The bottle-shaped sandwich board out front makes the shop’s contents easily identifiable even from a distance and reads ‘Pedlars of fine spirits, liquors, wines, cigars’. This is accompanied by a lovely hanging circular sign above the door that features three cut-out bottles and a cocktail glass. Although you wouldn’t be able to guess what Weber & Tring’s sells by name alone, the signage makes it clear.
Beerd is another one of Bristol’s pizza and craft beer restaurants with a beer lab in East Bristol. Their logo very much capitalises on the fact that craft beer and beards go hand in hand. By having a beard logo, they are also branding themselves as hipster-friendly.
Bristol is a proudly independent city, with cafes and shops that reflect this constantly popping up over the city. Perhaps nothing represents this better than Bristol Porridge Project, a small cafe dedicated to all things oats.
The sign features chipboard with ‘Bristol Porridge Project’ printed in bold black letters, giving it a makeshift but stylish look. There’s no extra information on the glass windows, making it one of the most interesting examples of minimalistic marketing in Bristol.
Ask any Bristolian about the Hatchet and they’ll probably tell you one thing – the door is rumoured to be partly made from human skin. As the oldest pub in Bristol, the Hatchet certainly has a lot of history, and the Grade II listed building has signs reminding passers-by of this, reading ‘Bristol’s oldest pub. Established circa 1500.’
Having been bought by the Butcombe Brewery in 2017, today the pub offers freshly served food, with a sign proudly stating that they use locally sourced ingredients. The Hatchet is such a Bristol landmark that the traditional pub signs and Tudor-style exterior make it part of the Bristol furniture.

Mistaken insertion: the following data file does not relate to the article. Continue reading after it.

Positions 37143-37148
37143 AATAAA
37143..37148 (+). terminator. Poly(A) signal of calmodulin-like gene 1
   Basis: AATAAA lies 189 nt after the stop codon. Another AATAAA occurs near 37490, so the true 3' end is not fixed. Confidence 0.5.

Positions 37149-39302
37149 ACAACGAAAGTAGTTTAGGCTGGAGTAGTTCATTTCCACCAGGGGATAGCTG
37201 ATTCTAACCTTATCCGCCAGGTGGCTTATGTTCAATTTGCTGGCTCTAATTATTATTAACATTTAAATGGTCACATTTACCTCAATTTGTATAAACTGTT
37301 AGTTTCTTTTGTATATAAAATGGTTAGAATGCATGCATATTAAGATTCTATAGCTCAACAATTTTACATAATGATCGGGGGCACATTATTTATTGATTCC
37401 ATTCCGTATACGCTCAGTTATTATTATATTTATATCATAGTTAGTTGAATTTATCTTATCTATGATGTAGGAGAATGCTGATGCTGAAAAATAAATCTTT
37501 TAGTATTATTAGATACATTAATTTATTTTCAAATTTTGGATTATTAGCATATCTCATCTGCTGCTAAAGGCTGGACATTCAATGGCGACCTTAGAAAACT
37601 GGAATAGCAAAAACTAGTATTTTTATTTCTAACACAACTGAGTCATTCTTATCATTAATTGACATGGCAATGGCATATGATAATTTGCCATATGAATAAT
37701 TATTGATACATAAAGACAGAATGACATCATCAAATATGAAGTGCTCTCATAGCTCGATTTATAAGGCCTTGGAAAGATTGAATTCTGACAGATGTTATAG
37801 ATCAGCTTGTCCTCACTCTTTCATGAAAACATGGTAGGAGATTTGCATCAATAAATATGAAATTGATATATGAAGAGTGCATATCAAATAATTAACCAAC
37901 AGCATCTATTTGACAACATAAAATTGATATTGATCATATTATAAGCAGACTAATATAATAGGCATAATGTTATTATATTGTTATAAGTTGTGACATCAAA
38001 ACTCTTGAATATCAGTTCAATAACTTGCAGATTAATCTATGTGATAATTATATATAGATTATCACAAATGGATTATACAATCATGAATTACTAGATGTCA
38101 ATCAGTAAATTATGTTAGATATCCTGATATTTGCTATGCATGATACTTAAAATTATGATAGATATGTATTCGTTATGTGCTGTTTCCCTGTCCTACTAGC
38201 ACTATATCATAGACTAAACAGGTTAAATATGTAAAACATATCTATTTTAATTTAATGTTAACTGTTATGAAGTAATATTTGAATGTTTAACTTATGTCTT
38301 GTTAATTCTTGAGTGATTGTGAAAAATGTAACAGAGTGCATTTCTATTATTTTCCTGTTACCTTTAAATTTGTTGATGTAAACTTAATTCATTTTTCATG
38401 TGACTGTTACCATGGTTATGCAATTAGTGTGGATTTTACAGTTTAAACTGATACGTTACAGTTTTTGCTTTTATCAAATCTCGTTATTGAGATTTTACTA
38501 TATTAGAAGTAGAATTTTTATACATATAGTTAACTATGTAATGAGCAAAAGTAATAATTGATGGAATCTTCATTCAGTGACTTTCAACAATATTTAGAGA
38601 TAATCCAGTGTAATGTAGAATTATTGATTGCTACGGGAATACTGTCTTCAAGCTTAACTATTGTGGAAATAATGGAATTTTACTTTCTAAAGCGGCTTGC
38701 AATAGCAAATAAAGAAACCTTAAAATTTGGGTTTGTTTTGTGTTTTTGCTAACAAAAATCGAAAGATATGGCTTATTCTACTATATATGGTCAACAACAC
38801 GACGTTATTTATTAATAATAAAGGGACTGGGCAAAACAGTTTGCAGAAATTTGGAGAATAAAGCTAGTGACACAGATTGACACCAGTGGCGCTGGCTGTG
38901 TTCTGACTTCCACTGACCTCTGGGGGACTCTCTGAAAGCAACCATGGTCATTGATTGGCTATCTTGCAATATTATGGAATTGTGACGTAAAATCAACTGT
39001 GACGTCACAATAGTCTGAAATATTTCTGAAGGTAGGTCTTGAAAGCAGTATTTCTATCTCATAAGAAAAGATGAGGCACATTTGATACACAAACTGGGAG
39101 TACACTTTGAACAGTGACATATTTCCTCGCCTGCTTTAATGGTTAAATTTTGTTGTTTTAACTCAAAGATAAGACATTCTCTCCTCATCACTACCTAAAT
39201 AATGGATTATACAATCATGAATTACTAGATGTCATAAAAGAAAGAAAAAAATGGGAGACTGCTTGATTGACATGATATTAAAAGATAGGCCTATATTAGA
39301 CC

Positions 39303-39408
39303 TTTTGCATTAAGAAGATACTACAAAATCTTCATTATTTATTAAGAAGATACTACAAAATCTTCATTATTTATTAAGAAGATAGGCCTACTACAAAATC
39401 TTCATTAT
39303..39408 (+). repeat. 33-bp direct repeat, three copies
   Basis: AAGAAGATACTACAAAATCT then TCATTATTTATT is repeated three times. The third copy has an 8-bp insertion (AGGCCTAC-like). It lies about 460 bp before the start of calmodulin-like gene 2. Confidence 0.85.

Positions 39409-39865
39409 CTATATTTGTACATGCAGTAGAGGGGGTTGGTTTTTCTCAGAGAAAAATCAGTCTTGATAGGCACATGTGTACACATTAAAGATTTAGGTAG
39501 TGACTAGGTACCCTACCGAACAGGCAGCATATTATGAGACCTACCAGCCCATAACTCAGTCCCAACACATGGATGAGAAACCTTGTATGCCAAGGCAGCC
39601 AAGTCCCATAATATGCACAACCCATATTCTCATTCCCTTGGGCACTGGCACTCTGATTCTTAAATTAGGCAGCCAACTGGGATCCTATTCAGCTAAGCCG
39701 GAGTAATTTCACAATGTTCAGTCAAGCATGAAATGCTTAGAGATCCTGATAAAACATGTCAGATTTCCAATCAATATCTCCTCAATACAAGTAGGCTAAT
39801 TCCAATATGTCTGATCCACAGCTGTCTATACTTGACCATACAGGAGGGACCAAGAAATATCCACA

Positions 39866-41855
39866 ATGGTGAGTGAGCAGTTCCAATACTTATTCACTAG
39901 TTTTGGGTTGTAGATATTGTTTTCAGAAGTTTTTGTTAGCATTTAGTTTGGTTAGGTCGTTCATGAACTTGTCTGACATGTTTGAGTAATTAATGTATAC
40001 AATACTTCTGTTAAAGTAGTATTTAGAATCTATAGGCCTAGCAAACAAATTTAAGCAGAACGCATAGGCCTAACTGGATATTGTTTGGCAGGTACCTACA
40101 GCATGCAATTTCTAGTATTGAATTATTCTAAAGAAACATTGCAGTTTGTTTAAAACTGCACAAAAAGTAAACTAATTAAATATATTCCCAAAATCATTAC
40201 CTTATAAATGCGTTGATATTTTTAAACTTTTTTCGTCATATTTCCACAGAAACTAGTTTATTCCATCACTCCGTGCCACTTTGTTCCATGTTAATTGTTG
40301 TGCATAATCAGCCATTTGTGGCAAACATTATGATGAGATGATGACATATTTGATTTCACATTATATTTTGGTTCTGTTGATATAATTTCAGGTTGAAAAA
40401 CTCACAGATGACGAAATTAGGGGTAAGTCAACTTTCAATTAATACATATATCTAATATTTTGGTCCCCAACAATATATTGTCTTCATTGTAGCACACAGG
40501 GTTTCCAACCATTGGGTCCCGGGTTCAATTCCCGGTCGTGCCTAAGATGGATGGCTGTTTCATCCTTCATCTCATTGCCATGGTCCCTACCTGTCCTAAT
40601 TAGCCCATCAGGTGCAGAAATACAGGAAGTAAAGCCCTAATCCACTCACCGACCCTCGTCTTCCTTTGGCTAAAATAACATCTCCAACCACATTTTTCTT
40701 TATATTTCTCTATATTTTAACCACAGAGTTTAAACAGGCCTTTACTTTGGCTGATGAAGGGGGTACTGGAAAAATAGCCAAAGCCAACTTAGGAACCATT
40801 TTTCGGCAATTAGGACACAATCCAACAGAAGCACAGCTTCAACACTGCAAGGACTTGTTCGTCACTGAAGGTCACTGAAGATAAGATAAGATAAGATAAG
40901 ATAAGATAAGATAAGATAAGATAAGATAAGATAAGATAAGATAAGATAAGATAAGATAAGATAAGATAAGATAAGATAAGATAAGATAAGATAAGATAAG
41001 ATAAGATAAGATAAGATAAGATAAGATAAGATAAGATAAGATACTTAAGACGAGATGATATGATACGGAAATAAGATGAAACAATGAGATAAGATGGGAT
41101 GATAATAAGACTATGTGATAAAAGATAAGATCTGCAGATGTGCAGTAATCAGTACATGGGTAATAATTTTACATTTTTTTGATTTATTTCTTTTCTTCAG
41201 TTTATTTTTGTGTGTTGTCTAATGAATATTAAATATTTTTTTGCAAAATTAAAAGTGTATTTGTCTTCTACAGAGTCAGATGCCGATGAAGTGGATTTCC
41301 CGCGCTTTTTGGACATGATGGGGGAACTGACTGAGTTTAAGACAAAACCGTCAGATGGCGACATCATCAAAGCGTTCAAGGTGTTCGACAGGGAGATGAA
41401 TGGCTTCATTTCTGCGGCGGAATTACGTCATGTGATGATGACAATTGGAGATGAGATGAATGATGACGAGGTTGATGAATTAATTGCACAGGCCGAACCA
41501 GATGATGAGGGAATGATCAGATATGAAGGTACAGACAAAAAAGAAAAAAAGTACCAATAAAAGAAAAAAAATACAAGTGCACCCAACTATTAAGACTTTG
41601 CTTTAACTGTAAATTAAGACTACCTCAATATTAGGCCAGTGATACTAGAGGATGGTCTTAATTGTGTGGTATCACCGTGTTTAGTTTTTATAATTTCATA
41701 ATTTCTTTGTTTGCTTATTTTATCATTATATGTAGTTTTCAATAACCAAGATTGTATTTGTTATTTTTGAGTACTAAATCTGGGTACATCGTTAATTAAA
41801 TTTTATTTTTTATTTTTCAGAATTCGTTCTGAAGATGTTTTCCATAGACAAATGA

Chocoholics form an orderly queue for this exciting dessert bar on Park Street. Mrs Potts Chocolate House serves up a selection of chocolate-inspired desserts as well as decadent hot chocolate and spiced chocolate chai.
By calling themselves a ‘chocolate house’, Mrs Potts instantly add an air of authority that you perhaps wouldn’t get if they were a ‘chocolate cafe’. It’s a lesson in how a simple word can make a big difference when describing a business.
Sobeys is another lesson in how using less-common words, you can make a business stand out. The sign for Sobeys reads ‘Vintage and Reworked Clothing’. Note that they have used ‘reworked’ instead of the more common ‘customised’. It elevates the brand and differentiates it from the competitors.